31 January 2008

Pretzel Baguettes

Because the Corner Bakery is conveniently located in the train station where I commute, I occasionally I stop by this local chain to pick up some bread to go with my lunch or dinner. I am particularly fond of their pretzel baguette, basically a soft pretzel in baguette form, in fact I rarely let myself buy them as they are so addictive. They are gorgeous too, smooth, shiny, with characteristic white slash marks across the top. I always thought the pretzel baguette was a quaint quirk made up by a creative baker, but it turns out it really is a real German food, known as laugenstangen.

It also occurred to me that I could make my own pretzel baguettes, thereby creating perfect homemade cradles for sausage and onion sandwiches or merely for slathering with mustard. I found a recipe for pretzel rolls and set to work. Did you know that pretzels get their characteristic shiny exterior from boiling before baking (much like bagels), only that pretzels are boiled in a baking soda bath? I didn’t, but it was fun to boil them in the foamy water and then watch their exteriors turn dark golden and shiny in the oven. Though this is a yeast bread, it has a fairly short rising time, which makes them fast and easy to make.

And the results? While my baguettes weren’t as smooth and shiny as the commercially made ones, the taste was just as delicious, with salt-crusted punctuations and soft interiors. I know they seem destined for meat-filled sandwiches or sauerkraut, but we were perfectly happy dipping them in a bowl of soup. I bet they’d make perfect snacks with a glass of good beer, too.

Pretzel Baguettes
These are really just an excuse to eat a soft pretzel with your lunch or dinner, although they are a good one at that. Keep in mind they can be a bit unwieldy to boil, so it’s best to make them mini-baguette size. A few finely crushed caraway seeds are a nice addition to the dough if you feel like it. Makes 4 mini-baguettes.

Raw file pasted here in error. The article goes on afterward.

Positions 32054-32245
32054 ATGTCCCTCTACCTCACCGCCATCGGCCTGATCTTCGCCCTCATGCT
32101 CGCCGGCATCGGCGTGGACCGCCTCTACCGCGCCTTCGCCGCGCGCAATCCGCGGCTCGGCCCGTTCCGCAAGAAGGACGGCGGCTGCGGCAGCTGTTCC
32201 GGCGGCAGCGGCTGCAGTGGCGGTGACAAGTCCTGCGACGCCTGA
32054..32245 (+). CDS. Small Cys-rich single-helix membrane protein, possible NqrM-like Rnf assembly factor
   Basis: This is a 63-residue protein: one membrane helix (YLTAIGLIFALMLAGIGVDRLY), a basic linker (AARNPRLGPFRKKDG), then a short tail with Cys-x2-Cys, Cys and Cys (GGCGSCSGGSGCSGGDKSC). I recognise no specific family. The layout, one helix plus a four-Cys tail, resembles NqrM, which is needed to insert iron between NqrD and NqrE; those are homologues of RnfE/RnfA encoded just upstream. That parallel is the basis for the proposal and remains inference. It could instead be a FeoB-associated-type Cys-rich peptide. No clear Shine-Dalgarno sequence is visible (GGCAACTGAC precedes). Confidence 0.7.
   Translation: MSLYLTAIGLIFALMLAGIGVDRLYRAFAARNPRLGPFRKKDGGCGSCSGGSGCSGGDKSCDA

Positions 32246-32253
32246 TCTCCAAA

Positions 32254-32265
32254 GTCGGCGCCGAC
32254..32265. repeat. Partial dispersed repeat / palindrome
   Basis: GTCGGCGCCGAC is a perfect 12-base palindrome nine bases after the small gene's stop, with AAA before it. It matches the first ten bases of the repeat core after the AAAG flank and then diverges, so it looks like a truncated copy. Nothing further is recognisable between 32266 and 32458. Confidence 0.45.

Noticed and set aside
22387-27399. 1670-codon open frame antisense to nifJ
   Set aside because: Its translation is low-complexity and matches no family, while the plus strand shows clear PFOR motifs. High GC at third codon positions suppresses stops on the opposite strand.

2 3/4 cups bread flour
2 1/4 teaspoons rapid-rise yeast or SAF instant yeast
1/4 teaspoon salt
1 teaspoon sugar
1 cup hot water
for boiling and baking:
1/4 cup baking soda
2 tablespoons sugar
2 tablespoons coarse sea salt
1 egg white, beaten to blend

1. Place the yeast and sugar in a large bowl. Add the hot water and let sit a few minutes until bubbly. Gradually add the flour with the salt, stirring to form a dough. Knead the dough a minute just so that it is smooth and combined (I knead it in the bowl, but you could knead it on a board if you prefer). Rinse the bowl out and grease it. Place dough in bowl, turn to coat, and cover with plastic wrap. Place in a warm, draft-free place to rise until doubled in volume, about 35 minutes.
2. Lightly flour a work surface. Knock the dough down and divide it into four pieces. Shape each piece into a mini-baguette and cut deep slashes in the top with a sharp knife or razor blade. Cover loosely with a towel and let rise for 20 minutes.
3. Meanwhile, preheat the oven to 375 F. Line a baking sheet with parchment paper. Bring 8 cups of water to boil in a large deep pot. Add the baking soda and sugar to the boiling water (caution it will bubble up!!). Lower the heat slightly so the water is simmering but not boiling violently. Add the mini-baguettes one or two at a time and boil about 30 seconds on each side. Carefully use a slotted spoon to remove them.
4. Arrange boiled mini-baguettes on the baking sheet. Brush with the egg white glaze and sprinkle with salt. Bake until golden brown, about 30 minutes.
5. Best stored at room temperature loosely covered with a towel. Do not place in a plastic bag or they will become soggy.

27 January 2008

Comfort Me with Cookies

I started a new job this week and it’s been all I can do just to get there, get back, and take care of all the moving and new house duties. One morning, I bundled myself in the warmest possible coat and headed out the door at 6:30 am, where the moon sat hovering over the Supreme Court like it was midnight not morning. The train was late, my new ID card didn’t work, and after work by the time I’d done everything in reverse and emerged out of the train station almost twelve hours later it was dark once again. I faltered: I’ll never go to the gym again. I’ll never cook again. I’ll never see the sun again. I wanted to curl up in a big arm chair and cover my head with a blanket.